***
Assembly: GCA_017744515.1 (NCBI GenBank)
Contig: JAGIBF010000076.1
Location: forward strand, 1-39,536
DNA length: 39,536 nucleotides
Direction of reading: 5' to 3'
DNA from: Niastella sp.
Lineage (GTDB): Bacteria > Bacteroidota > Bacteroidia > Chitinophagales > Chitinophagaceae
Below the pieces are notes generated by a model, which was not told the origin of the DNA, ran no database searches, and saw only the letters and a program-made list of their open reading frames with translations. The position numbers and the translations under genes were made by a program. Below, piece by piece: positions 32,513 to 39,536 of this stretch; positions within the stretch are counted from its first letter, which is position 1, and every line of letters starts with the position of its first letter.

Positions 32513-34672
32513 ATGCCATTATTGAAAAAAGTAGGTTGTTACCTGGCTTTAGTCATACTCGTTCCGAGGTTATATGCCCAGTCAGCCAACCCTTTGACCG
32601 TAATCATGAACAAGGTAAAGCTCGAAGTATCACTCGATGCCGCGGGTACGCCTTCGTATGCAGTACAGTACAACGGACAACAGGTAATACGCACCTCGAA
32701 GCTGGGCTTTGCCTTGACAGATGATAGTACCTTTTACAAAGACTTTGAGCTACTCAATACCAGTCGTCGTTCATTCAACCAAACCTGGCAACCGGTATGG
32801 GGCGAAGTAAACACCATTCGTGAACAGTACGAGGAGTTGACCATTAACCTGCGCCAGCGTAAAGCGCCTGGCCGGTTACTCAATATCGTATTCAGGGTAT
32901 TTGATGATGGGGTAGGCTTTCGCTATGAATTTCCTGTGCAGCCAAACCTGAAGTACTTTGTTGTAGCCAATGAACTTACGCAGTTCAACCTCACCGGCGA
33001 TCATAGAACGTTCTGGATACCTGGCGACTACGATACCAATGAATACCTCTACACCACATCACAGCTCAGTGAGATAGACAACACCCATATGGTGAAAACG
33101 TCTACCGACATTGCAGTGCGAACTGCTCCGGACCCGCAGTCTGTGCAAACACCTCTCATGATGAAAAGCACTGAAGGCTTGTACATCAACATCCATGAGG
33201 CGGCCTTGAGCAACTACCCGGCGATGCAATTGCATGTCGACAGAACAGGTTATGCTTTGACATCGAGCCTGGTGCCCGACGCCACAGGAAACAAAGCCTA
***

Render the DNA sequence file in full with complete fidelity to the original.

Assembly: GCA_017744515.1 (NCBI GenBank)
Contig: JAGIBF010000076.1
Location: forward strand, 1-39,536
DNA length: 39,536 nucleotides
Direction of reading: 5' to 3'
DNA from: Niastella sp.
Lineage (GTDB): Bacteria > Bacteroidota > Bacteroidia > Chitinophagales > Chitinophagaceae
Below the pieces are notes generated by a model, which was not told the origin of the DNA, ran no database searches, and saw only the letters and a program-made list of their open reading frames with translations. The position numbers and the translations under genes were made by a program. Below, piece by piece: positions 32,513 to 39,536 of this stretch; positions within the stretch are counted from its first letter, which is position 1, and every line of letters starts with the position of its first letter.

Positions 32513-34672
32513 ATGCCATTATTGAAAAAAGTAGGTTGTTACCTGGCTTTAGTCATACTCGTTCCGAGGTTATATGCCCAGTCAGCCAACCCTTTGACCG
32601 TAATCATGAACAAGGTAAAGCTCGAAGTATCACTCGATGCCGCGGGTACGCCTTCGTATGCAGTACAGTACAACGGACAACAGGTAATACGCACCTCGAA
32701 GCTGGGCTTTGCCTTGACAGATGATAGTACCTTTTACAAAGACTTTGAGCTACTCAATACCAGTCGTCGTTCATTCAACCAAACCTGGCAACCGGTATGG
32801 GGCGAAGTAAACACCATTCGTGAACAGTACGAGGAGTTGACCATTAACCTGCGCCAGCGTAAAGCGCCTGGCCGGTTACTCAATATCGTATTCAGGGTAT
32901 TTGATGATGGGGTAGGCTTTCGCTATGAATTTCCTGTGCAGCCAAACCTGAAGTACTTTGTTGTAGCCAATGAACTTACGCAGTTCAACCTCACCGGCGA
33001 TCATAGAACGTTCTGGATACCTGGCGACTACGATACCAATGAATACCTCTACACCACATCACAGCTCAGTGAGATAGACAACACCCATATGGTGAAAACG
33101 TCTACCGACATTGCAGTGCGAACTGCTCCGGACCCGCAGTCTGTGCAAACACCTCTCATGATGAAAAGCACTGAAGGCTTGTACATCAACATCCATGAGG
33201 CGGCCTTGAGCAACTACCCGGCGATGCAATTGCATGTCGACAGAACAGGTTATGCTTTGACATCGAGCCTGGTGCCCGACGCCACAGGAAACAAAGCCTA